The 1961 Dodge Polara D-500 Convertible was a fusion of the Matador and Polara. Read on to learn how this machine came to be produced.
In the early 1970s American Motors asked car buyers, "What's a Matador?" AMC should have learned from Dodge. Or perhaps Dodge should have asked that question in 1960 when it fielded its own Matador -- and nobody noticed. Less than 30,000 were sold, and it was dropped after one year.
It might have been even more to the point had Dodge asked, "What's a Polara?" This new top-of-the-line 1960 Dodge fared even worse -- it recorded sales of less than l7,000 units.
Although flying high on the success of the new full-size, low-price 1960 Dart, Dodge wasn't about to give up.
So it dug in its heels and consolidated the top-line Matador and Polara, which rode the 122-inch-wheelbase Chrysler Windsor chassis, into one six-model Polara line for 1961.
"This is Polara -- the finest of everything Dodge," proclaimed, the brochure. "You will respect its masculine authority. You will enjoy obvious advantages in power plant design, interior spaciousness, ease of entry and exit, and operating economy Polara has been put together with extraordinary care and good-taste...Above all, Polara is designed for your personal comfort...Yet for all that, Polara does not deprive you of the deepest satisfaction of car ownership a man can have -- complete and authoritative control of a precision machine."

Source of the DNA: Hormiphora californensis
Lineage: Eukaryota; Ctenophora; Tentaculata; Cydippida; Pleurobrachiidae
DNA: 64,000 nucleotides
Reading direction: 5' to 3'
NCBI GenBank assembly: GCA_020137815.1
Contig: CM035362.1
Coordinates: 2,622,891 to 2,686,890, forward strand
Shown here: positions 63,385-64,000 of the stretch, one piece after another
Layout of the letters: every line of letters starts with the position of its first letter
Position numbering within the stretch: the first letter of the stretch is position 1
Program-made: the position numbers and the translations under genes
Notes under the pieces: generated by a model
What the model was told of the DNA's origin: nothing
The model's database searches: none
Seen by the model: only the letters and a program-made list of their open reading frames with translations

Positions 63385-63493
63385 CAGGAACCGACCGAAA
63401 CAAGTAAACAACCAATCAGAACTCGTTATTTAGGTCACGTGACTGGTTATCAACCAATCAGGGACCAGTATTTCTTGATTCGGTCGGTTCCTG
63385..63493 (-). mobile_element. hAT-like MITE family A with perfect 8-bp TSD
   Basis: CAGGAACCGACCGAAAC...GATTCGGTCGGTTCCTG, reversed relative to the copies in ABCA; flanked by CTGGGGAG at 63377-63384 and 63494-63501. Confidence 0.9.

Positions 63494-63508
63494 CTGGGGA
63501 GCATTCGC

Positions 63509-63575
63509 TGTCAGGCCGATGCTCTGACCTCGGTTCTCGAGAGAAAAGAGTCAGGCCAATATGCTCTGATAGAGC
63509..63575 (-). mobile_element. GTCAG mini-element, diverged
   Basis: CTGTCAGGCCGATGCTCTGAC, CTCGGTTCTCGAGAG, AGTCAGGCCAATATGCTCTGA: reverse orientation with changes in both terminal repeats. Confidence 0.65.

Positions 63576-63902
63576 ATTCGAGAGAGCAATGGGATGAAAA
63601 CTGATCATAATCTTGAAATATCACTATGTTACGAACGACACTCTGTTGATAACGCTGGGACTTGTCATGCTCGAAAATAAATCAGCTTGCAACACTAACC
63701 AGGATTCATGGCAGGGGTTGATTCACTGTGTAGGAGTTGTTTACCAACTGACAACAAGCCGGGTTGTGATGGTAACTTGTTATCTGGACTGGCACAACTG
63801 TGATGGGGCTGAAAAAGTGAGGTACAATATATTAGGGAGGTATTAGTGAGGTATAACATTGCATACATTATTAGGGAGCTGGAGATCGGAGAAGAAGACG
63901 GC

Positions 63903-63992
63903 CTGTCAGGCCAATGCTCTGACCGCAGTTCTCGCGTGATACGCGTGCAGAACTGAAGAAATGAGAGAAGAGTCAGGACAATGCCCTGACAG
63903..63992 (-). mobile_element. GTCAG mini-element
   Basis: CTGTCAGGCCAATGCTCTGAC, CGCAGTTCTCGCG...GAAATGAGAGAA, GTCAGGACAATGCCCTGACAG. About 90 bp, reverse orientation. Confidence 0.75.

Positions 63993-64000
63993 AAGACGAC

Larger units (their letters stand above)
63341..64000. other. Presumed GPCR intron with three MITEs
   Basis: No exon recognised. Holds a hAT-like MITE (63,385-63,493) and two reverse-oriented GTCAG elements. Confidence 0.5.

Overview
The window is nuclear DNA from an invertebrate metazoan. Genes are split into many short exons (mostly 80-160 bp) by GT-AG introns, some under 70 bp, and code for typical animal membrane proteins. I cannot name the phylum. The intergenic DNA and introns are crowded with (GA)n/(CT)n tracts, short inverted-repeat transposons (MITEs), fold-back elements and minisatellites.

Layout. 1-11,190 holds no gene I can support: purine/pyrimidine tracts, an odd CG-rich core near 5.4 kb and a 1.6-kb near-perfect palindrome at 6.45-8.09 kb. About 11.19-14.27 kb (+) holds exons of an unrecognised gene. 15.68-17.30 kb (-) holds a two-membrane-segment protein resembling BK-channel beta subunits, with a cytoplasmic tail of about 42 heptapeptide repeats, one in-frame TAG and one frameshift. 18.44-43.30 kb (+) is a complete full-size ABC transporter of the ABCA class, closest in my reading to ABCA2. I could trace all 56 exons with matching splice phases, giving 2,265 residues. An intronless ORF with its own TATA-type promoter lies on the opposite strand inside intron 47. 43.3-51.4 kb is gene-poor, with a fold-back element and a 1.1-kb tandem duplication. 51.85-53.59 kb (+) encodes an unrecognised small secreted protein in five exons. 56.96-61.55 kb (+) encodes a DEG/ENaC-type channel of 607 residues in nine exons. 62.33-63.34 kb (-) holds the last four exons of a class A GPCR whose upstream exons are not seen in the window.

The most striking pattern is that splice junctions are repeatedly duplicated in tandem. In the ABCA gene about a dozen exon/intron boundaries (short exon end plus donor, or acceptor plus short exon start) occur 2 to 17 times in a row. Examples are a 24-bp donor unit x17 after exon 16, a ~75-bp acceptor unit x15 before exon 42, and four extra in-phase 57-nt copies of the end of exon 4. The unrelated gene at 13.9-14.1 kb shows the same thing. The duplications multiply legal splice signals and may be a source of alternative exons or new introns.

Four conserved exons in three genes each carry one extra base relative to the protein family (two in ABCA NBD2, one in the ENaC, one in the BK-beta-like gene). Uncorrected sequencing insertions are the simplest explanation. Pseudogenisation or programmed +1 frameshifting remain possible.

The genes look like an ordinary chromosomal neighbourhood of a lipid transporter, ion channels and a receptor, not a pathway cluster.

The 1961 Polara, billed as the "custom-size Dodge," received an extensive restyling. The new look featured a wide, concave grille with low-mounted quad headlights, the entire ensemble cowled by the hood and peaked front fenders.
The front end looked much like the less expensive Dart, save for a bold medallion in the center of the grille.
From the side and rear, the Polara took on a more exclusive look.
The dominant feature was the curious reverse-slant fins. Their highest point was just aft of the C-pillar, from which they tapered downward, encircled the rocket-like taillights, then reversed forward in a sweep of chrome that swelled open just enough to house a strip of silver or gold anodized aluminum.
The interior featured a new space-age dash with a high-mounted speedometer, pushbutton transmission controls, and "Towerback" driver's seat.
Optional goodies included the "Highway Hi-Fi" record player, the squared-off "Aerowheel" steering wheel, "Auto Pilot" speed control, and "Safe-T-Matic" door locks.
Standard power came from a 361-cubic inch V-8 that sipped regular gas, but the car featured here runs with the hot D-500 option: 383-cubic inch, 325 horsepower, 425 lbs/ft torque, four-barrel carb, 10.0:1 compression ratio.
Dodge built only 4,361 convertibles in 1961, Dart and Polara -- of those, certainly far less than half were the upmarket Polara.
The styling of the 1961 Polara was controversial in its day, and it still is. In October 1960, Chilton's Motor Age referred to it as "splendorous." That seems to sum it up rather nicely.